Here are five great sensors to get you motivated for your next project. Time to get creative!

Panasonic Grid-Eye - Thermal Sensor

Looking for a low-cost multiple pixel thermal imager? Look no further than the Panasonic Grid-Eye.

The Panasonic Grid-Eye is a small and relatively low cost infrared sensor array.  This sensor behaves like a low resolution IR camera with 64 total pixels. Panasonic lists several applications for this sensor in its datasheet including smart appliances, office automation, and automatic doors. Supporting a temperature range of –20°C to 100°C (low gain version), this sensor could be used for numerous other applications such as gesture recognition or capturing low resolution thermal images. This sensor does have some limitations like a low frame rate and higher cost.  Different variants for this part include a low gain version, a high gain version (with a temperature range of 0°C to 80°C), 3v version, and 5v version.  

Another similar product is the FLIR Lepton; though it's more expensive than the Panasonic, it does offer 4800 pixels.  Three variants, socket, and evaluation board are available. 

 

Bosch Sensortec - BMP280 - Pressure Sensor

Want an easy way to measure relative altitude without GPS? Take a look at the BMP280!

 

The Bosch Sensortec BMP280 sensor is a high precision digital pressure sensor.  This sensor is sensitive enough to determine relatively small changes in altitude from changes in air pressure. Potential applications include indoor and outdoor navigation, assistance to GPS receivers, wearable technology, and weather forecasting.  This sensor is used in the iPhone 6 to determine relative altitude.  Due to the small changes in atmospheric pressure that this sensor uses, small environmental changes such as weather, doors opening, and fans can produce unexpected results.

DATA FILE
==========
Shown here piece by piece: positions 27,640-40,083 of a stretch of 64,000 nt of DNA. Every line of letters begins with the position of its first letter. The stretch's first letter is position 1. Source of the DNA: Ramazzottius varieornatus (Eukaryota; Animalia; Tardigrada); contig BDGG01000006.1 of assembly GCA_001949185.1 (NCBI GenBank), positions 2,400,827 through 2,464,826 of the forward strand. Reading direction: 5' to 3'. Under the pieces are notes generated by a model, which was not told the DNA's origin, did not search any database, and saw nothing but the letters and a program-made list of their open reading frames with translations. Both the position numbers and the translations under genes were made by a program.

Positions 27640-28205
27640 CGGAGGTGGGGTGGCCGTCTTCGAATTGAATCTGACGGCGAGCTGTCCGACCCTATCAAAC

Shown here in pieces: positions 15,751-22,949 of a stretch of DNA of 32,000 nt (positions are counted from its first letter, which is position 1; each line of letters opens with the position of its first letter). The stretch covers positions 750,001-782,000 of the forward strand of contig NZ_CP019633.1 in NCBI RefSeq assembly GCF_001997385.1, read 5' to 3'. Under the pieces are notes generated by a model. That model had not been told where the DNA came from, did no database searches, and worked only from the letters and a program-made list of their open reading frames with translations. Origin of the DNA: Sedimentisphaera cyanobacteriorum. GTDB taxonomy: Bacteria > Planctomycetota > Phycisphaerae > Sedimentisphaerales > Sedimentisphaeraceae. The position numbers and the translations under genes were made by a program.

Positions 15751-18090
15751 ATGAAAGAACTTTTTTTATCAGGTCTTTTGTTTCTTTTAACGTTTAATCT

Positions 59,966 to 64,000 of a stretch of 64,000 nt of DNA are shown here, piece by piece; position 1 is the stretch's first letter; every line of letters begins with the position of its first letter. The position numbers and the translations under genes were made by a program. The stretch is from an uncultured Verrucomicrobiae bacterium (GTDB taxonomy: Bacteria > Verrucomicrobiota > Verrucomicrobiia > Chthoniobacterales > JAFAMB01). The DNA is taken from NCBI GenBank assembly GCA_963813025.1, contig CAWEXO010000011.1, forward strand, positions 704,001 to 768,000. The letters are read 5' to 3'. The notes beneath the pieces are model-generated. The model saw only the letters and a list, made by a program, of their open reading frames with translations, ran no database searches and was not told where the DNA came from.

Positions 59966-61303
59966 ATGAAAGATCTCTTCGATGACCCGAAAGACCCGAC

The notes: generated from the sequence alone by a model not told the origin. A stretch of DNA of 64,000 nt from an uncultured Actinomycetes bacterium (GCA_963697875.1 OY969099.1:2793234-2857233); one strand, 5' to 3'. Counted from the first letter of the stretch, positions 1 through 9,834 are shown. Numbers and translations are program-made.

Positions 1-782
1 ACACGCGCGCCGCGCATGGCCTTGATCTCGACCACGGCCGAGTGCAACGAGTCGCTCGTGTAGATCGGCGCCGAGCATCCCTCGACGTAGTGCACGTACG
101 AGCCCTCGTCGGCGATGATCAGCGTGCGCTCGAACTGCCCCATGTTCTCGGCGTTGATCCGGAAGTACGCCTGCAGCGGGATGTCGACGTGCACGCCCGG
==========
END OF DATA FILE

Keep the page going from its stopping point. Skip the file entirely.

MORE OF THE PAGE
Adafruit carries several sensors in this family and has an evaluation board here

Bosh has a whole family of sensors with this capability, including BMP180, BMP280, BMP680.  Take a look at Bosh's website for their entire product line. 

 

ST - VL6180X - Distance Sensor

Ever get frustrated with typical IR distance sensors? The ST VL6180X is here to fix that by using time of flight.

What makes this sensor unique is that instead of measuring the amount of light reflected back, the VL6180X measures the time it takes for light to bounce back.  By measuring the time it takes for the light return to the sensor, more consistent results can be obtained across a wide variety of surfaces.  This sensor can be used in many applications such as smartphones, tablets, robotics, and in industrial settings.  A major limitation of this sensor is its range of 0-10cm. In addition to a distance sensor, this sensor also contains an ambient light sensor.

If a longer range time of flight sensor is needed, take a look at a sensor called the LIDAR LITE manufactured by Pulsed Light.  

 

Vishay - VEML6070 - UV Sensor

Worried about how much UV light your project is exposed to? The VEML6070 can help!